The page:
There is a sort of survival mode that kicks in the day you find out your child has some sort of diagnosis that you never expected. For us, that moment came the same day we got the final test results from Lila’s pediatrician. The day we knew that Down Syndrome would become part of our life-long vocabulary. Your first feeling is disbelief. The second, fear. And for me, the third, was a desire to jump into action. To figure out how to make the best of the situation you never thought you would find yourself in.
When Lila was a little more than 24 hours old, Charlie left the hospital to go home and take a shower. On his way, he stopped at Siskin, a Chattanooga-based learning center that specializes in special needs children to find out if they had a spot for Lila. We were both committed to doing whatever we could for our new little girl.
Right away, I discovered the reading about the genetic qualities of Down Syndrome did nothing for me. Those descriptions, as well as our visit to the geneticist one week later, only held percentages and statistics of what Lila, in their opinion, would never do. I am not interested in that nonsense. This doctor met my child for 3 minutes. How could she know what her life would become? So I started scouring the internet for new therapies and early intervention methods. I would not wait for a referral for TEIS (Tennessee Early Intervention Services). I called their office and set up an appointment. I did the same when I hadn’t heard from the therapists who had been assigned to Lila. I know there is lots of paperwork that comes with state-funded programs, but I refused to sit back and let that keep Lila, and her Mommy, from getting to work in the first weeks of her life.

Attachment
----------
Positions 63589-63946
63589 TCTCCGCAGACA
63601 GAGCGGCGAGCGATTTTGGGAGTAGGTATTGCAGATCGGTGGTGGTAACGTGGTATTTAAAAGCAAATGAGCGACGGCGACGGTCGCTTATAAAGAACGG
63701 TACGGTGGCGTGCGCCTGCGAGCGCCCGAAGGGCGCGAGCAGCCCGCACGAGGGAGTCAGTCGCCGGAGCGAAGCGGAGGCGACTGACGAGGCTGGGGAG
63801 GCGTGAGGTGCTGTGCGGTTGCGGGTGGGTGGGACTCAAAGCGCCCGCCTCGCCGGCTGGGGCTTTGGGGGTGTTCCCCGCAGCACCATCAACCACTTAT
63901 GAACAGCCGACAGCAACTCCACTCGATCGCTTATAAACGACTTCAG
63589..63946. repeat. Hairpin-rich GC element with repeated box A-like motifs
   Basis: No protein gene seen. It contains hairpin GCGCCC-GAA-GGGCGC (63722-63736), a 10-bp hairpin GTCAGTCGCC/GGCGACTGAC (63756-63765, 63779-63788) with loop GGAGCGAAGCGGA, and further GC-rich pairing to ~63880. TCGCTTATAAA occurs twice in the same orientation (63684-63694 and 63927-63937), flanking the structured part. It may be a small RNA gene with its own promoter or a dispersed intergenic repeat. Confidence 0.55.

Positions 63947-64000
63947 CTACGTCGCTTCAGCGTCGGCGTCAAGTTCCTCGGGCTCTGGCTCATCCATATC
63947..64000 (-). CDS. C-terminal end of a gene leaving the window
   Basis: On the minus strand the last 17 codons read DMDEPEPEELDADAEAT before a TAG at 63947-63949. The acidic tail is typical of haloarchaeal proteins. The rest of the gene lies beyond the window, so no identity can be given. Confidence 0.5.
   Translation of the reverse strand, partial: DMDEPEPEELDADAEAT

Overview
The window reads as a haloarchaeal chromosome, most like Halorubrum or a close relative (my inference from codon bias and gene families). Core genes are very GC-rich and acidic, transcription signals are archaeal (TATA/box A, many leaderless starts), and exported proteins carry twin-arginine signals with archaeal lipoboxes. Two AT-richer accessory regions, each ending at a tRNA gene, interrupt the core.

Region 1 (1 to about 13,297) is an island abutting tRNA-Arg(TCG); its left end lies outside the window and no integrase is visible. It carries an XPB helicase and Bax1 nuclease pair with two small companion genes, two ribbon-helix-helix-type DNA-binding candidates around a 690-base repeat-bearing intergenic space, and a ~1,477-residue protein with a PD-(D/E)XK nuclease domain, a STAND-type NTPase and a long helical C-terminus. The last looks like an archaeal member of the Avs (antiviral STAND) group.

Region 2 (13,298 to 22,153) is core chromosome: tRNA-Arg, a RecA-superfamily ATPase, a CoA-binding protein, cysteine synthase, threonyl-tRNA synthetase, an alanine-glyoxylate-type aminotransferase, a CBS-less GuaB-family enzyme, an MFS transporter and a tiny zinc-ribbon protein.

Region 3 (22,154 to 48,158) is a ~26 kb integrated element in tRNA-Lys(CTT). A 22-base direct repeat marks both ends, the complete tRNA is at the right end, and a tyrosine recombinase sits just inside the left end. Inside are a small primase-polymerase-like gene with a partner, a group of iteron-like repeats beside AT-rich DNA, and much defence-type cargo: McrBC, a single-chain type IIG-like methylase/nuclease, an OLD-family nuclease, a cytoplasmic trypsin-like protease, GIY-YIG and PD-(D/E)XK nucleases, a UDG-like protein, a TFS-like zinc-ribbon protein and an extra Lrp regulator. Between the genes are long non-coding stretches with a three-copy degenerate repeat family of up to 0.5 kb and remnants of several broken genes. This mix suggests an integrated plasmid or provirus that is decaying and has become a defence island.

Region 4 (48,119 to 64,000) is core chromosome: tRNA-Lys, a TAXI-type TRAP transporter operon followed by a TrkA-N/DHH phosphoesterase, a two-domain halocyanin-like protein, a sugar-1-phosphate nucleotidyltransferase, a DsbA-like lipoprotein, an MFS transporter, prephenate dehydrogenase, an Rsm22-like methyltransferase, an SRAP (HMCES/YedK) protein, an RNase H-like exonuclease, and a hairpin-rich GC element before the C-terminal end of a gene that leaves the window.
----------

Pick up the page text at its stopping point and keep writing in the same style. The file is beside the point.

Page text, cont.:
The first thing we incorporated into Lila’s daily routine was the practices of oral-motor placement therapy. Basically, the idea that in children with low tone, which usually comes with DS, you have to train and strengthen their jaw and tongue muscles through exercises and eating methods, to help with their speech clarity later in life. We feed Lila sitting up with Drop-In liner bottles (Hello, 1982, right?) which makes her jaw muscles work harder and get stronger. It also helps keep fluid out of her inner ear, warding off ear infections. A few months later, we started incorporating pre-feeding exercises. A short routine we go through before Lila eats solids.
As you can see in the video, she thinks they are so much fun!
Lila sees an Early Interventionist from Siskin once a week.
The first time we met Beth, she said, “Lila, we are going to be best friends.” I knew I was going to like her just fine.
Kilbrey, Lila’s physical therapist, comes to our house once a month to teach Charlie and me how to help Lila reach her next milestone.
She’s already helped Lila learn how to roll from tummy to back and back to tummy. See?
Now, we are working on sitting up and getting into the quadruped position for crawling.
We also see a feeding therapist once a month to make sure that Lila’s first introduction to solid foods lays a good foundation for her eating skills in the years to come.
We’ve learned that “sippy cups” are a four-letter word for kids with DS, so Lila is learning to drink from a big girl cup and soon, will start with the honey bear. The muscles you use when you drink from a straw are so important for speech and the honey bear encourages that movement instead of the suckle kids use when they drink from a sippy cup.
In those first days after Lila was born, I was so fearful of the months and years ahead. I thought they would be full of scary days and sad times. Boy, was I wrong. I love being able to take part in Lila’s therapy and learning more about how to teach her take the next step in her development. I’m even taking a 12-hour DVD class that therapists use to become certified in Oral Motor Placement Therapy.
My advice to anyone just starting out on a journey similar to ours… you can do it. Not because you have to, but because you want to. Because to our little Lila, we WILL make all the difference. I’ve said this to myself so many times since Lila was born… “I don’t need easy, I just need possible.”